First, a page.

We’ve had a little focus on Swedes and Turnips last Winter, as we realised that we were not appreciating these underrated vegetables enough. It is Spring as I write, but swedes, turnips and parsnips are still in the green grocers, and the weather is cold. So we decided to add a gratin to our list of recipes for these Wintery roots.
Some of the quickest and really good spicy dishes from India are those that take a vegetable or two and stir fry them with a few spices. These subzi dishes are wonderful side dishes, or make a simple lunch or supper served with rice or Indian flatbread.
Many of our Winter root vegetables are not as common in India, and most uses of them take existing recipes and replace the vegetable (e.g. carrot) with turnip, swede, parsnip, etc. As the Indian diaspora settles around the world, and as European and American vegetables make greater appearances in India, this will change over time.
This recipe takes a bunch of Winter vegetables and magics them into a subzi. Turnip, Swede and Cauliflower are used. Mixed with onions and spices, it makes a curry worthy of Winter. For freshness, scatter loads of coriander on top and finish with a squeeze of lemon or lime.
Similar dishes include Roasted Cauliflower with a Chilli Tomato Sauce, Punjabi Turnip Curry, Turnips in Coconut Milk, Turnip and Swede Gratin, Turnip with Spices, Okra and Onion Subzi, Kohlrabi Subzi, and Aloo Palak Subzi.
Swede – the unloved vegetable on the green grocer’s shelves. We are on a mission to show that this vegetable deserves as much love as other Winter vegetables. Known also as rutabega, a fancy name for sure, it is often mistaken for turnip, but turnip is a completely different beast.
The turnip is sophisticated, while the swede is common and a bit bogan. Turnips are white with purple tops, crisp and slightly bitter. They are perfect eaten raw in salads or as snacks, and are delightful if cooked but still retain some crunch. The swede is pretty unusual in that it’s yellow, less bitter than its sister vegetable, turnip, and some will say that they are sweeter. They have been described as strongly flavoured but today’s swede tastes a little of turnip and a little of apple. They can also be eaten raw in salads, or, more commonly, are cooked.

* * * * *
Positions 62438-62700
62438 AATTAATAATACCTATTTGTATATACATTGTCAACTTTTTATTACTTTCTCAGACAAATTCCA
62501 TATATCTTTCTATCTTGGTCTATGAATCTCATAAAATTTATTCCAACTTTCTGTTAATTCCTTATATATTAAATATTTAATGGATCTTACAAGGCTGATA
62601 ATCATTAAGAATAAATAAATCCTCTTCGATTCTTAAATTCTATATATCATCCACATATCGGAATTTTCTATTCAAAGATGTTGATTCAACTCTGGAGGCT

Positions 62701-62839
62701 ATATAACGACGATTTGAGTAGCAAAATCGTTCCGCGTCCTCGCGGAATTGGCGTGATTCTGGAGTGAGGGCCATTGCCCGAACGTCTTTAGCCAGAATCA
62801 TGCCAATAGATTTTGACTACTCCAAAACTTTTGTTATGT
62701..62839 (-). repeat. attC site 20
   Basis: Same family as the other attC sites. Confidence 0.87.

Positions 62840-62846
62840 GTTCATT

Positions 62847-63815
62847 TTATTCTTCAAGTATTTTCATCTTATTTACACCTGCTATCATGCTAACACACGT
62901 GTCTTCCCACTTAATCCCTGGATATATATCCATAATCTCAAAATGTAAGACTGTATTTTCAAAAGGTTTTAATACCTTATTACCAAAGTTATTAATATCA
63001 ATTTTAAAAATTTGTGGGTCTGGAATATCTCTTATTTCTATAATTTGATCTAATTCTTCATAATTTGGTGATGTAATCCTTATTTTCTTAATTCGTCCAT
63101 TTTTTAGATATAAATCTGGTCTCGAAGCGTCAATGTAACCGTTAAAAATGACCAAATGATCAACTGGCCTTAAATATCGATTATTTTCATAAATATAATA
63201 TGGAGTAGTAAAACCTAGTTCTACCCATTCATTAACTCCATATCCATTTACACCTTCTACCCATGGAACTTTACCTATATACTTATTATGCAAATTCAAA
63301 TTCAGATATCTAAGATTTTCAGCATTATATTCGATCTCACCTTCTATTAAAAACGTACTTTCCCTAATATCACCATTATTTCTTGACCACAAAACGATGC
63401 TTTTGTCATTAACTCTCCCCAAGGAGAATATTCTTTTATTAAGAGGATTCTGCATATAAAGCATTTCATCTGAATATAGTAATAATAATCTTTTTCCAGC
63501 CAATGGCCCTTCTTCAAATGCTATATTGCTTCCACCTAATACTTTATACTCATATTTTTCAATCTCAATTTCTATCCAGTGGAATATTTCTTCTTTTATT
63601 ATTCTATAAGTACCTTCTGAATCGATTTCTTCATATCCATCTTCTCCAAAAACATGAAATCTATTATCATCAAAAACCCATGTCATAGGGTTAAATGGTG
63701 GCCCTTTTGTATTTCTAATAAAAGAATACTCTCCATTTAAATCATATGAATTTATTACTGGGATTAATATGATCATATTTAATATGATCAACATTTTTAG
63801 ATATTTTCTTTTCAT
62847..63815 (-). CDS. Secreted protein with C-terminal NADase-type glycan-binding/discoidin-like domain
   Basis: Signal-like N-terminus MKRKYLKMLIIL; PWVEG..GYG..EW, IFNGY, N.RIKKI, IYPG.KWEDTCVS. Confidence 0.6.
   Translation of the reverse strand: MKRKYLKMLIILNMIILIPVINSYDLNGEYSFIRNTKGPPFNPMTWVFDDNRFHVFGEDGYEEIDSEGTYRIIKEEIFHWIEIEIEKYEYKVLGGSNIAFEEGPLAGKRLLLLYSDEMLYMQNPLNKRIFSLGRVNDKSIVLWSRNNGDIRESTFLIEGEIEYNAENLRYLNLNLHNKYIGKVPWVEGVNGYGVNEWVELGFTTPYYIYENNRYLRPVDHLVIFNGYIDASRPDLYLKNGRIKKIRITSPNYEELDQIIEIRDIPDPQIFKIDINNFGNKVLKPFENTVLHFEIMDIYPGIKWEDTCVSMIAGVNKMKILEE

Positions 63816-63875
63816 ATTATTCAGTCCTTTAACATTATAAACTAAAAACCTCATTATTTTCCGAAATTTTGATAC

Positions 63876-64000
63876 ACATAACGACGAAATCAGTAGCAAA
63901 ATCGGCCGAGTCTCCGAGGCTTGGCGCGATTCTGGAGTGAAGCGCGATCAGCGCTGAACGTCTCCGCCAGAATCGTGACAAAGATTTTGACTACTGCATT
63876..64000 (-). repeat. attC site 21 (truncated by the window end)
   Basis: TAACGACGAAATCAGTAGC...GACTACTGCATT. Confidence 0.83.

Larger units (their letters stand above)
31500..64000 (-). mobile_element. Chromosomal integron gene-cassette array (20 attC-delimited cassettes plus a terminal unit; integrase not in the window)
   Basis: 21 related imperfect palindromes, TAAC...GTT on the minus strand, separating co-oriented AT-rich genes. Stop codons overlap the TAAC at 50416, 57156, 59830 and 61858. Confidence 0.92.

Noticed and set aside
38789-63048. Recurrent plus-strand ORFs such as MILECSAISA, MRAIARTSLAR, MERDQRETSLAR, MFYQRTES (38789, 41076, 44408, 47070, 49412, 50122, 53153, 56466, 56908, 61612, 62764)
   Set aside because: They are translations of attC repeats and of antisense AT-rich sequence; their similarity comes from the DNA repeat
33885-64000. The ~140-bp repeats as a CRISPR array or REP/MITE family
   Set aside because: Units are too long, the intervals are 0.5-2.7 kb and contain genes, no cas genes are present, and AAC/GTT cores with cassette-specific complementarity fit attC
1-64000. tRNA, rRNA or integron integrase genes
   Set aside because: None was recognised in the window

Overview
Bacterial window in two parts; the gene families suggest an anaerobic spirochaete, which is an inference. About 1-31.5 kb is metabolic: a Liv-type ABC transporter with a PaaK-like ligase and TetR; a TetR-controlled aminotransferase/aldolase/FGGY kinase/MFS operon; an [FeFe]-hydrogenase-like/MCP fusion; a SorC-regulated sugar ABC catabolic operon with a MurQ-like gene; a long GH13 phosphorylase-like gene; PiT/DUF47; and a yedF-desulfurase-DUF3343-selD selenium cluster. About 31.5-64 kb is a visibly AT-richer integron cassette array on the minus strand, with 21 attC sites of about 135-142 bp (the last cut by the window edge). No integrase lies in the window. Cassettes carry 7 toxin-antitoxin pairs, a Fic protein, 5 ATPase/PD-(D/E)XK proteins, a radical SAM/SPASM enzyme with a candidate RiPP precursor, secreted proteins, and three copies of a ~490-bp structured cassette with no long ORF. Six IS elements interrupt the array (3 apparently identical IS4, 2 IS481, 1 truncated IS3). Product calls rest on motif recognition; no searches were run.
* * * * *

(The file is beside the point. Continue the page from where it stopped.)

This is a salad where Swede is used raw and mixed with Fennel and tart Apple. It is a salad that really celebrates winter vegetables. You will love it. I have given you two forms – the first is a crunchy salad, and the second option is to add some yoghurt and pine nuts. Both are great.
If you are a reader of our Winter posts you know that we love to use the oven at any time of the day. It warms the kitchen, living areas and us. Plus it fills the space with the most delicious of aromas.
This is a great dish to throw into the oven on those cold days to warm the space and provide great food. Use the roasted vegetables as a side dish, or as a hot or room temperature Winter salad with a yoghurt and cumin seed dressing.
The recipe needs enough small-diced vegetables to pile into your baking dish to a depth of 5 cm, so I use a small baking dish for this one. And we are going to slow bake them for a couple of hours, so leave yourself enough time. We often make it first thing in the morning for lunch time salads.
Similar recipes include Sautéed Butternut and Spinach with Roasted Mushrooms and Roasted Garlic, Turnip and Swede Gratin, Butter Braised Turnips, Vegetables with Indian Flavours, Roasted Sweet Potatoes with Figs, Baked Parsnips with Parmesan.
This is a great Winter salad, a great accompaniment to hot Wintery dishes, and healthy as well. Winter root vegetables are julienned and dressed with a chilli vinaigrette before toasted almonds and poppy seeds are added. There is not much that is more delicious than this. You can make it at other times of the year – I do – but it is harder to find kohlrabi or jicama in Summer.
The recipe is an Ottolenghi one, from his book Plenty More. I received my first Ottolenghi book, Ottolenghi, as a gift after a visit to London, and before Yotham had made an impact in Australia. It was an eye opening book at the time, and it is a measure of the impact of Ottolenghi and his crew that we now take as normal many of the ingredients that Yotham introduced and were harder to find at the time.
In fact, today it is Ottolenghi day on the blog – one of two days per month where we publish all the latest posts of recipes we have tried in our project of cooking from Ottolenghi books – currently we are cooking from Plenty More, but not ignoring his other books completely. Note that I often slightly massage the recipes to suit what is available from our garden and pantry.
Check out our collection of Incredible Slaw recipes.
Browse all of our Salads and all of our Ottolenghi dishes. We have written about our experiences cooking through Plenty More. Or explore our Mid Winter dishes.
It might be Spring, but some days are cold and windy, and we want the oven on to warm our living area, and we still long for soup with crusty bread.
Today it is Swede Soup – the swede is roasted and pureed with other vegetables to make a creamy beautiful soup. Swede is not a vegetable we use very often but we are working on changing that. It is an interesting vegetable with an undeservedly poor reputation. I would say that it is a shy vegetable, a little rough and ugly when uncooked, but when heat hits those babies, it brings out a sweet, nutty taste. Delicious!
In parts of the world, Swede is called Rutabaga, and in other parts it is called Neeps.